Welcome to my studio

This page displays recent paintings and works in progress. If you would like to post a comment on any of the pictures on this page, or read other people's comments, click on 'comments' under the relevant picture and follow the instructions. I look forward to hearing from you...

Wednesday, March 30, 2011

Stage 5; The glacier front has been roughly sketched in. This has taken less than a day and I can now stand back and see if it is working as a whole. I may alter the structure of the middle section of the glacier, or simply tone down the contrast as I'm concerned it jumps out too much.

Stage 4; After sleeping on it I decided to shift the horizon up about an inch and now I've started roughing in the structure of the glacier using just three colour mixes of thin oil paint. I'm using my field painting as the main reference for colour and light, supplementing it with photographs I took at the time, which give me the detail of the structure of the ice face. Time and weather precluded me recording such details in my field painting so on these occassions photographs can be very useful.

Tuesday, March 29, 2011

Stage 3; I've very crudely painted in some floating ice and have sketched in the penguins. Once the water is painted in properly I will add more, smaller bergy-bits and brash ice but it is pointless at the moment as I'll only have to paint around them when I come to do the water. I'm starting to get a feel for the painting - the light and the general atmosphere. Although it was an overcast, drizzly day there was enough light to brighten the scene. I am considering moving the horizon (water line) up an inch as putting in the floating ice has altered the composition slightly.

Monday, March 28, 2011

Stage 2; I've blocked in the basic areas of the scene in very diluted, thin oil paint using a decorating brush and a large, flat hog's hair brush. This is basically a tonal underpainting; it gives me the basic format of the picture in a very short space of time. I can see whether or not I like the horizon position, which could be changed quickly and easily at this point if I wanted.

Nordenskjold glacier; This is the starting point of a new painting - a large oil on canvas (1.5m x 1.3m) of a glacier-front in Cumberland Bay East, in the general area of the harbour of Grytviken. There will be a couple of king penguins swimming in the foreground. I stained the canvas some days ago to give me a light mid-tone background and, with that now dry, I have begun the painting by marking in the 'horizon', i.e. the bottom of the glacier where it meets the sea.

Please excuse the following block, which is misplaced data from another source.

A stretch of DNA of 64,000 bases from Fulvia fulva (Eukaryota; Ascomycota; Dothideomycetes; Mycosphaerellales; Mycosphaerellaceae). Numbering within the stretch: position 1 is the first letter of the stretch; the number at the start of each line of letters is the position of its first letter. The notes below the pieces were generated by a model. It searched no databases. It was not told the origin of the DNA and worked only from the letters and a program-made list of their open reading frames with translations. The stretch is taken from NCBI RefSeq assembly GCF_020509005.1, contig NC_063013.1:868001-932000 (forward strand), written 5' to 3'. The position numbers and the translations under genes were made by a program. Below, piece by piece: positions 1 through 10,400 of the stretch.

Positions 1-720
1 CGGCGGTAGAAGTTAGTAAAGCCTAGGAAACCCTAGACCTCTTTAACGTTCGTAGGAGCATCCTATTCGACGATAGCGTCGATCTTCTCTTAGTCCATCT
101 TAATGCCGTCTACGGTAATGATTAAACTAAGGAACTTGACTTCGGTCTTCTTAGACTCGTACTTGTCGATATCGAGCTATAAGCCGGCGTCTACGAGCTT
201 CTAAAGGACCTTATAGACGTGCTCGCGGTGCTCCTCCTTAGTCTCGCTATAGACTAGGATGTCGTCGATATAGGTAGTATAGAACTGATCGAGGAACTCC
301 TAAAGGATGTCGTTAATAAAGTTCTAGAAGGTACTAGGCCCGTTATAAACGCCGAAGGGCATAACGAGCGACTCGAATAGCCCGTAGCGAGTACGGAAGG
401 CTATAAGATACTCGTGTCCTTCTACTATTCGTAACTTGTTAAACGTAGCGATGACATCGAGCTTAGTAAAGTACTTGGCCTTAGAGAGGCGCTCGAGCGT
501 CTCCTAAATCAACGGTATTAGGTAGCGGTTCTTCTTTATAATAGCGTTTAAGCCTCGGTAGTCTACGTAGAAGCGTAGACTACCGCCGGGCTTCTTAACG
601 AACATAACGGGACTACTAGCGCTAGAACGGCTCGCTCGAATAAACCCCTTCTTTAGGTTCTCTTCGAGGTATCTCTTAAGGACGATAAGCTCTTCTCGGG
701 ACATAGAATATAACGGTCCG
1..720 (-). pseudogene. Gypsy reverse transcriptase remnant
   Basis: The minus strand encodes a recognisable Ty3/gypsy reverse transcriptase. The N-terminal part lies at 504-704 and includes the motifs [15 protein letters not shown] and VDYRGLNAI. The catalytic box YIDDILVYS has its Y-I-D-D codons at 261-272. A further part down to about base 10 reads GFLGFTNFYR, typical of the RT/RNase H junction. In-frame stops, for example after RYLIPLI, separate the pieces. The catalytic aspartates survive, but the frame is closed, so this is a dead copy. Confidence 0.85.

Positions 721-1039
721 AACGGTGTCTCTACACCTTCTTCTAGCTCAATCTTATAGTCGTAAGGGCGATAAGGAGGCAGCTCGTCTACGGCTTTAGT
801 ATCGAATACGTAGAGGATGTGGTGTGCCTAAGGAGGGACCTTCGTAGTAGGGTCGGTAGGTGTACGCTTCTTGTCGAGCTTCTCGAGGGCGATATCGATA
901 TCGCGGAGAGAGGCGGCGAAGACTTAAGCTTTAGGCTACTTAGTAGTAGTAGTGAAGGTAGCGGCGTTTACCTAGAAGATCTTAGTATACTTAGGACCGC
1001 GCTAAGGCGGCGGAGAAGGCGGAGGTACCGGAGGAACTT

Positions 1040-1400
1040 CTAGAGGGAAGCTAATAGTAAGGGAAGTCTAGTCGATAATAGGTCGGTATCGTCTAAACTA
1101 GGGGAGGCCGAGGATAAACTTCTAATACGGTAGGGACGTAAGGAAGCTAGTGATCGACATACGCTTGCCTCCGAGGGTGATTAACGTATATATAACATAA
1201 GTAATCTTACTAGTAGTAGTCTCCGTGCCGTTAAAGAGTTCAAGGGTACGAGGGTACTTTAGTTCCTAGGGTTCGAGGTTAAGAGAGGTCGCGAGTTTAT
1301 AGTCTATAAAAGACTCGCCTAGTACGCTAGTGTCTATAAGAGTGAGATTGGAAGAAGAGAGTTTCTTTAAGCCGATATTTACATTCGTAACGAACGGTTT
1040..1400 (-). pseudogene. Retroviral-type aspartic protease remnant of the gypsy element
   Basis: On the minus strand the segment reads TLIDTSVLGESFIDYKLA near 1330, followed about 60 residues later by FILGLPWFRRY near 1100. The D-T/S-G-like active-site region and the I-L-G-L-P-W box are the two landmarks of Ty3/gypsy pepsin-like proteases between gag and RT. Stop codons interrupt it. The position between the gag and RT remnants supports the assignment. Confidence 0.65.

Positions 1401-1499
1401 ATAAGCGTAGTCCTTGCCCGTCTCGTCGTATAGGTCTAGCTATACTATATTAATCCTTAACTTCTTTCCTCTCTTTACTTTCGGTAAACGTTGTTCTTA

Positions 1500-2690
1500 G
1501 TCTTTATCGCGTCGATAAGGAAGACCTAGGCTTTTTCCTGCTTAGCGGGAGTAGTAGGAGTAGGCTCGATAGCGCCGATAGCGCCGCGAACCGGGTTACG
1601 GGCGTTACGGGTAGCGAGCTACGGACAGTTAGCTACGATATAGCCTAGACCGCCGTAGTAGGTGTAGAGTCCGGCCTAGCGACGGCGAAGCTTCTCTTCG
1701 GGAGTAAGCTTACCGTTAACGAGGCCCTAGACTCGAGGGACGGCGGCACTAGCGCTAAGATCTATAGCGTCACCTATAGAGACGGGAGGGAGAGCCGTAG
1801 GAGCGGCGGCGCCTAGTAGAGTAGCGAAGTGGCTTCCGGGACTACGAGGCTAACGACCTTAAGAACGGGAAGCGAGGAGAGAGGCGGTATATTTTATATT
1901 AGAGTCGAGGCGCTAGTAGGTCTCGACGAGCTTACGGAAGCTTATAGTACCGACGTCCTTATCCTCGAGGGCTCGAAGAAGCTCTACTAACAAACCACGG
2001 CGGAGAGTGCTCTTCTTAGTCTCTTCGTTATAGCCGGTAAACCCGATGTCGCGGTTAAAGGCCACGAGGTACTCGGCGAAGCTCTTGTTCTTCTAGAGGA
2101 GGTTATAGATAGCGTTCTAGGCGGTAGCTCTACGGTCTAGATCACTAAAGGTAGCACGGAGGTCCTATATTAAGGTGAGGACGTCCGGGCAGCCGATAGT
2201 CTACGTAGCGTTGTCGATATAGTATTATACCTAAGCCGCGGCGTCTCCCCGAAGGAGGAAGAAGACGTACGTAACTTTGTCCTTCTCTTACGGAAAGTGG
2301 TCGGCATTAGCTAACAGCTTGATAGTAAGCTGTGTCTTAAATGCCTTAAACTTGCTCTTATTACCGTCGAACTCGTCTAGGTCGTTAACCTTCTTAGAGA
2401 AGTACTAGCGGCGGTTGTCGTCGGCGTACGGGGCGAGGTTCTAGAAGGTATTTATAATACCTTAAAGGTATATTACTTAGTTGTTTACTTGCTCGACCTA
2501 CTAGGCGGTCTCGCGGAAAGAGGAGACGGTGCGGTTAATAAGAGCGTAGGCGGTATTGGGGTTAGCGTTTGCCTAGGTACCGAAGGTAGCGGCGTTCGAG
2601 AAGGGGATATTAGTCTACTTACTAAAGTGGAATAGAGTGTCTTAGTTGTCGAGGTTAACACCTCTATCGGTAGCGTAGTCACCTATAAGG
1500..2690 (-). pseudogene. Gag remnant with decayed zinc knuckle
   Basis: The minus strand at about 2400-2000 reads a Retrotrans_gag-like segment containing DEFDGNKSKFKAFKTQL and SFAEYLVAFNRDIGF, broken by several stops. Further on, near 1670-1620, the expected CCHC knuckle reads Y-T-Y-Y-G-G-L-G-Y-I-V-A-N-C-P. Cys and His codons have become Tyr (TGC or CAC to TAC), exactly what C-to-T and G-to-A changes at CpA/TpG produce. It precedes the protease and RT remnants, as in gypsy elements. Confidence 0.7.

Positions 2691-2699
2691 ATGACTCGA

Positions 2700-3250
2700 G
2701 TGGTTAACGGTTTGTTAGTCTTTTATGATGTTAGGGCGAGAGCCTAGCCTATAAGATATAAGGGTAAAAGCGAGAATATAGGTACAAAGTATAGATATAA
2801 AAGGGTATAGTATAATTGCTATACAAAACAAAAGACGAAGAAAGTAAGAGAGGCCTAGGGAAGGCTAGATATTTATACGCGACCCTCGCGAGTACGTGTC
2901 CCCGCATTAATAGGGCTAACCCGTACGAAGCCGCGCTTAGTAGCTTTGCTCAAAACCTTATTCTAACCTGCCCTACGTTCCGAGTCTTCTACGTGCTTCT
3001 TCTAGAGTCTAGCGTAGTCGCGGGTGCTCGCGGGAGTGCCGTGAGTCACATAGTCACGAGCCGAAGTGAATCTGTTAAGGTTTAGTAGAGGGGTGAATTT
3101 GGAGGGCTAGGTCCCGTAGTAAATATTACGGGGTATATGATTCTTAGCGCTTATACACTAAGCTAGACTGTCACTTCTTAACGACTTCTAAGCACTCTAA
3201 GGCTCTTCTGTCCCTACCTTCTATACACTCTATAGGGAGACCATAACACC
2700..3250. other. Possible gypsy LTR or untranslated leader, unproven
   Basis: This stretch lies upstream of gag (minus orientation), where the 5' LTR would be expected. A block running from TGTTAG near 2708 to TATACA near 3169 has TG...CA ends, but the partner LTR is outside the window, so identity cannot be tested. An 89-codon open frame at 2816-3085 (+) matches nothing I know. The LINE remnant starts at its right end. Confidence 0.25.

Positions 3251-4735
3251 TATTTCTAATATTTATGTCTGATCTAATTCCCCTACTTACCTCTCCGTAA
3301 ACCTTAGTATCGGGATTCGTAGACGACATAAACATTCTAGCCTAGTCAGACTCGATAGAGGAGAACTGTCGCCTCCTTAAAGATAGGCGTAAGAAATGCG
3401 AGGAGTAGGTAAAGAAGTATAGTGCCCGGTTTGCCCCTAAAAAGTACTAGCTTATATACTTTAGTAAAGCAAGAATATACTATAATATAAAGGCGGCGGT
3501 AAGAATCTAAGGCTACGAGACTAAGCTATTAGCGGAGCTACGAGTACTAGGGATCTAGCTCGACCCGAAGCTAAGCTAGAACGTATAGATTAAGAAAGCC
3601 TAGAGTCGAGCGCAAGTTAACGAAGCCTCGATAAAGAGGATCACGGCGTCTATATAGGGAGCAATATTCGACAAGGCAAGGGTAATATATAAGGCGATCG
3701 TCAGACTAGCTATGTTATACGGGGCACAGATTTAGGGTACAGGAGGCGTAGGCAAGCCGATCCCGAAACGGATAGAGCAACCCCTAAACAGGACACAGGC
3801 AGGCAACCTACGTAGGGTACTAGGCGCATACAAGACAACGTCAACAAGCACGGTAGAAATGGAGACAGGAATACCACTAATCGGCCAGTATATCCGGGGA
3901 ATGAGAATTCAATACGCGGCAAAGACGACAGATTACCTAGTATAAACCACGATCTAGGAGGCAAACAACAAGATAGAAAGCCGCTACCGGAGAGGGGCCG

Wednesday, March 16, 2011

Finished painting; I've worked up the foaming wave crests and then finished off with the albatross. Having completed the painting I was unhappy with the lower wing of the bird so put the painting aside for a week. Today I came back to it and altered the wing shape and angle very slightly and I think it is alright now, although one is never really sure...
When the painting is varnished in a few months time the darker areas of the sea will become richer and will blend more easily with the rest of the sea.

Monday, March 14, 2011

Stage 10; I've added spray and foam to the surface and have started working on the distant part of the wave. The foaming, breaking crests of the waves will be the next areas to tackle when I've finished the water surface.

Monday, March 07, 2011

Stage 9; I'm adding more surface patterns and structure to the main wave, gradually working back towards the horizon. After I've finished developing the waves and ripples I add the spray and foam. In these sorts of high winds even little wavelets develop a crest from which spray is whipped away. Larger waves often leave a trace of foam ground into the water below the surface, which appear as patches of mint green.

Thursday, March 03, 2011

Stage 8; I've worked up the sea to the leaward side of the main wave; laying on thicker paint and developing the surface patterns on the water. Foam trails from broken waves beyond the left-hand side of the picture lie on the surface in ragged, broken lines. I've also started developing the small foreground wave. Air bubbles from breaking or broken waves are ground into the sea creating patches of mint-green water.